Thus, even more than a substance, plastic is the very idea of its infinite transformation; it is, as its common name indicates, ubiquity made visible; and it is indeed in this aspect that it stands as a miraculous matter: the miracle is always a brusque conversion of nature. Plastic has remained totally impregnated with this admission: it is less an object than the trail of a movement. Roland Barthes

There are terms that we use so often that they lose their primary meaning and wander aimlessly, subjected to the inclemency of their usages. We have become used to designating a certain set of artistic practices as plastic arts, without this showing any special clarification as to the nature of what is being named. A first reconstruction of the meaning of that designation might involve the etymological origin of the term, which since the very beginning, with the Greeks, has been associated to the field of aesthetics. Thus, the Greek plastikós – relative to works in clay and to their modelling – would provide a wider understanding of the plastic nature of materials and of their malleability, but also of their availability to take on a shape, even under permanent contingency. The idea of a material that is subjected to modelling (and which accepts it in a way that is completely different to other, more noble materials such as stone) but which is outside the congealing of the mould that allows the fixing of the shapes is the character that seems to define the plasticity of some arts. Plasticity thus evokes a whole material but also conceptual view that is dominated by variability and transformation, the backcloth to which is that soft matter of which the human hand is the metamorphosing agent.

On the other hand, the fact that the plastic arts are always referred to in the plural refers to the modern division between a plural and a singular of the arts, in which art in the singular is always defined outside the restricted field of technique and arts in the plural are always in the more precise field of technique. The arts would thus be technical and art would be poetic. The plurality and openness towards the world of the former would be the opposite of the circular self-absorption of art, also known as aestheticism. The plural of the arts would always amount to a face-to-face confrontation with technique, and its singular could be understood as an untranslatable common denominator. In this manner, each of the arts would only be able to be configured in the plurality of the means it uses. But the implications of this division are not so simple, and it is possible to counterpoise it with a singular plural of art, a problematic statement proposed to us, for example, by Jean-Luc Nancy. This singular plural tells us that it is impossible to think of the abstract singular of art without thinking of its concrete plural, forcing one to relocate the break between art and technique on a plane in which its operational capacity is questioned. If we go back to the original meaning of techné, which for the Greeks meant not only the name for the activities and skills of the artisan, but also for the arts of the mind and the so-called fine arts, the break between art and technique, between a plural and singular of art, no longer makes any sense. Techné, in its illuminating splendour, as Heiddeger reminds us, belongs to the field of poiesis, and is above all an instrument of revelation – “the poiesis of the fine arts was also called techné”. It is before that internal rift that we should seek the essence of the relationships between art and technique, a couple which mutually attracts and repels each other like two old friends. Because is it not the “technicality of art that dislodges art from its poetic security”, that is, from its aestheticising rest? And is it not the poetics of art that frees art from the prison of technique? Thus Nancy was able to state that “the ‘end of art’ is always the beginning of its plurality”, to which we might add that the end of the arts, its technical exhaustion, is always the continuous re-beginning of art. As Benjamin has taught us, all of the arts are inscribed, for the better or for the worse, within a time of techniques.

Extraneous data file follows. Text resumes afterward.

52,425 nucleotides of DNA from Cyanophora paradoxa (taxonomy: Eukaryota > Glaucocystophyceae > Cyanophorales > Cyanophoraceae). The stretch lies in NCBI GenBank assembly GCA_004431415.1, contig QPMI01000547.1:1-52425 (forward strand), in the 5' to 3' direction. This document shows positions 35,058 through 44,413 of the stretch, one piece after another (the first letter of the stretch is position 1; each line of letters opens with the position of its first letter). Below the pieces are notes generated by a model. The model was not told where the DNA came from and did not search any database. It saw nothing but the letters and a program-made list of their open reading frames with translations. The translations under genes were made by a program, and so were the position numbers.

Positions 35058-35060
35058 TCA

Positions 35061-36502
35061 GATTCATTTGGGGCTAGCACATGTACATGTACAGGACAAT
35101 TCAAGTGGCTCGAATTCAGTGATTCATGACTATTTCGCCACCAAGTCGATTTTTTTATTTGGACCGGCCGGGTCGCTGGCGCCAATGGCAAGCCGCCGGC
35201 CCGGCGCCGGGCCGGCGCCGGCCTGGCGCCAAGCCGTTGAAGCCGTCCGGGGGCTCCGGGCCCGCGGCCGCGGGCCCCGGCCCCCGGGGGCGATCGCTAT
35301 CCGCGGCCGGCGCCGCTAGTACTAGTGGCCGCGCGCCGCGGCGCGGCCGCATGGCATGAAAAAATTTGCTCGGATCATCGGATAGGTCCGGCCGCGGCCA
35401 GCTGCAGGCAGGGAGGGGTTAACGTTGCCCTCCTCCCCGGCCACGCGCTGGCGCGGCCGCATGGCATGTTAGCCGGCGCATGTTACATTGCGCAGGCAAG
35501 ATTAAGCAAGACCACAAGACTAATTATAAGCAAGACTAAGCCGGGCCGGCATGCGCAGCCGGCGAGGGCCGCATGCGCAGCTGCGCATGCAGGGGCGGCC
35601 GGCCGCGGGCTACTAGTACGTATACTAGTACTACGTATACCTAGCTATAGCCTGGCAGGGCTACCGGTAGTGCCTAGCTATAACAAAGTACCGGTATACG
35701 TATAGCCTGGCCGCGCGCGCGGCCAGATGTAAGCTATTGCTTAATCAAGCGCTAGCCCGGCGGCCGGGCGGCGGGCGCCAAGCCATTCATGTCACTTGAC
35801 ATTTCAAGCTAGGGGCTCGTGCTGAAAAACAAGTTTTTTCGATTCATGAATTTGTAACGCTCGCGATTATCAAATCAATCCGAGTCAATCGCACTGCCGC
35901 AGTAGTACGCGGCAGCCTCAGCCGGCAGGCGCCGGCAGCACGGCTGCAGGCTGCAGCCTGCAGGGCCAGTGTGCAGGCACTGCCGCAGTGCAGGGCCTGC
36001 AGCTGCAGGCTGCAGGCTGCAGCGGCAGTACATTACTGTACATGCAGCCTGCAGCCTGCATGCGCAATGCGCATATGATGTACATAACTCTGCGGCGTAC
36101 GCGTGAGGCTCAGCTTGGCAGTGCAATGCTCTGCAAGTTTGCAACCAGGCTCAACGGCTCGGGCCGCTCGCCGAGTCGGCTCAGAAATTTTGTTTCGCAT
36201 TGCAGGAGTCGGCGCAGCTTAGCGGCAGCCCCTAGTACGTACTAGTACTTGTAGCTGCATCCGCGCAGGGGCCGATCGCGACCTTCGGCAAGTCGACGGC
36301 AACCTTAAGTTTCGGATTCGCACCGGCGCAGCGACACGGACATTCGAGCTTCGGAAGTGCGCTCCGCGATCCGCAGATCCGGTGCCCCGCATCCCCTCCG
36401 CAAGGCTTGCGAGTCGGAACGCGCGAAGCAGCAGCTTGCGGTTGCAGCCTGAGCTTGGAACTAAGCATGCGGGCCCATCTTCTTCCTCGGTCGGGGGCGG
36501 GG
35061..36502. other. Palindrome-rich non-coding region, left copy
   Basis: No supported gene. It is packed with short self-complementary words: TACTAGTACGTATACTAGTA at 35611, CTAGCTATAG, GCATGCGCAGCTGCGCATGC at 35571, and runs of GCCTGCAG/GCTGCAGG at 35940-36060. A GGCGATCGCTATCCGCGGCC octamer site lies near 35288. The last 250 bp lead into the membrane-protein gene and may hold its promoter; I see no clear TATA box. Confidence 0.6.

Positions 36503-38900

Let us now return to that suggestive idea of a plasticity inherent to (the) art(s) in order to think of it also outside the aesthetic field. Well, according to Catherine Malabou, plasticity may today be characterised as a conceptual symptom, or as an operating scheme that has been increasingly used in several different areas of knowledge, not only as a metaphor but also, for example, as an interpretational model for the functioning of social systems, of neuronal networks or of biological models in general. But where is the irresistible appeal of plasticity as an operational or interpretational model? For Malabou, the essence of plasticity resides in its dual substantive condition that designates that which is capable of giving but also of receiving form, or, to be more precise, in the “double movement, contradictory and thus indissociable, of the emerging of and of the annihilation of the form”, thus taking its place in a between-two in which the very idea of creation is at play. But Catherine Malabou, in her reading of Hegel, goes further in her conceptual definition of plasticity in linking it to subjectivity, being dependent as it is on the processes of self-determination, in which “the universal (the substance) and the particular (the autonomy of accidents) mutually inform each other” according to principles that are close to the purely plastic mechanisms of individuation. In this manner, subjectivity and accident would be intimately connected, with the plastic process being a game between form and its metamorphosis that depends on accident, on what happens to it, but in which the substance is granted with the capacity to self-determine its mutations, to expose itself to that which is outside it, without endangering its own essence, conjugating resistance and fluidity in a single action. It is indeed in that rejection of passivity, in that idea that all individuality constructs and simultaneously receives its own form, that the operativity and presence of plasticity is to be found. The modern concept of plasticity – which oscillates between its aesthetic origin, closely connected to the plastic characteristics of matter, and its updating, more centred on a biological signification, of a plasticity of life itself – is still today fully active in order for us to comprehend the mechanisms of artistic practice, very particularly in the field of the plastic arts. We might even say that if we wished to find a term capable of fusing these two meanings of plasticity for the territory of art we could only do so in the hybrid state of a certain bio-aesthetics, an operative mechanism that explains the relationship of the substance with its accident in the field of plasticity.